• Sponsors. Companies often LOVE the opportunity to volunteer for causes that align with their personal mission. In fact, there are many businesses out there that encourage their employees to give back to their community through service work. Start by putting out an ask to those that have already committed to sponsoring your event or those that responded to your initial sponsorship ask with a “maybe next year,” because – hint hint – volunteering = free advertising! (Think volunteers wearing t-shirts or construction hats with their company logo).

Securing all of your volunteers might not be possible from these three areas, but it can be an excellent place to start.

BONUS TIP: Be prepared to respond to top excuses why someone may decline the ask and be prepared with incentives that debunk these reasons. Examples include:

  • “I can’t give that much of my time.”
    • Response: The shifts have been broken down into 3-hour increments and we have many different times slots to work with to accommodate different schedules.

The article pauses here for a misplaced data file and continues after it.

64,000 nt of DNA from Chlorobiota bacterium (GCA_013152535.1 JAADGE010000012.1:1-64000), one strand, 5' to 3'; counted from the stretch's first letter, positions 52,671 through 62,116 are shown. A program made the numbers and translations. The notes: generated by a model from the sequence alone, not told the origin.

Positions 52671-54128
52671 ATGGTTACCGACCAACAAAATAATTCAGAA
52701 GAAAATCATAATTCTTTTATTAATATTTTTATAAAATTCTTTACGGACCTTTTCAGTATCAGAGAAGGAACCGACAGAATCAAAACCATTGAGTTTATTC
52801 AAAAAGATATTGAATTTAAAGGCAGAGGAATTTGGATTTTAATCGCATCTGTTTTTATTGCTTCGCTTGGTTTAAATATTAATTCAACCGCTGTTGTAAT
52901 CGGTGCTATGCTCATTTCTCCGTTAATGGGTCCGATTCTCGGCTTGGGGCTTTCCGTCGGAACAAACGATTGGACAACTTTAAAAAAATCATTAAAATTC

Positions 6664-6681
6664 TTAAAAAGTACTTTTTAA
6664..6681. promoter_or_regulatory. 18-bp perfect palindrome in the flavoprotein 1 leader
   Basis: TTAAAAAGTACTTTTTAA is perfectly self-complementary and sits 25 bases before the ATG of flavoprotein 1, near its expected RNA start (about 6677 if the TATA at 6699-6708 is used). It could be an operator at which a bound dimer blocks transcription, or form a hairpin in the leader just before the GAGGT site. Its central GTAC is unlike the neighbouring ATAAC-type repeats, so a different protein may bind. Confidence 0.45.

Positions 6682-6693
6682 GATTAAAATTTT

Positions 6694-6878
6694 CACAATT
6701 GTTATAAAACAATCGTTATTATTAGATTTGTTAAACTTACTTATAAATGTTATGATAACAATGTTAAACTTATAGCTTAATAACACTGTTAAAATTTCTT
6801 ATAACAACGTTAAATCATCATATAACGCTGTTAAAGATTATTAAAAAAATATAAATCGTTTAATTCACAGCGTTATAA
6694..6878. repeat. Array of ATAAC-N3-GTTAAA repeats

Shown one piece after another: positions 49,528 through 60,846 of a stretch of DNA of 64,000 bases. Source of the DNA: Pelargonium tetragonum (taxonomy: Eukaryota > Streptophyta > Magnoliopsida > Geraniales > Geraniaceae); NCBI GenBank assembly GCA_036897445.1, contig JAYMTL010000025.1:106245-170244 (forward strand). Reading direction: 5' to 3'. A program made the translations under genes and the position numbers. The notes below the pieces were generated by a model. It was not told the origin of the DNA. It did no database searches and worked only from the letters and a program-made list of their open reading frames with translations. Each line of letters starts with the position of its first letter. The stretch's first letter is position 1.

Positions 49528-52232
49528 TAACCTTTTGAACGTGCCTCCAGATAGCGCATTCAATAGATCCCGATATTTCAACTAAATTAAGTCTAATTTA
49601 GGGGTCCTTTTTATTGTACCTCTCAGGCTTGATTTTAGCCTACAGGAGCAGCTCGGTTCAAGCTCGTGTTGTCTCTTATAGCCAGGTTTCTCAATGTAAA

• “I’d love to, but I don’t have anyone to watch my children.”
    • Response: No problem, we’ve arranged for a care provider to be onsite to help out with that, at no charge to you!

2. Have the Right People for the Job

Correction: Have the right people for the job before they start.

Getting people to sign-up to volunteer shouldn’t be where the recruitment starts and ends. You’d never post an open job position and call the spot filled with the first person that walks in the door! Filling volunteer positions should be given the same level of consideration. They’ve got big shoes to fill. You want to make sure you’ve got the right individuals lined up for the job. 

Bottom line: Choosing volunteers is like hiring an employee. 

Start with an Interview

Volunteers should be assigned to specific tasks based on their personality, attributes, and strengths. Taking the time to understand your volunteer’s strengths and weaknesses ensures you’ll both end up with a successful and pleasing outcome. There really is a job for everyone. It’s more about making sure you give the right job to the right person.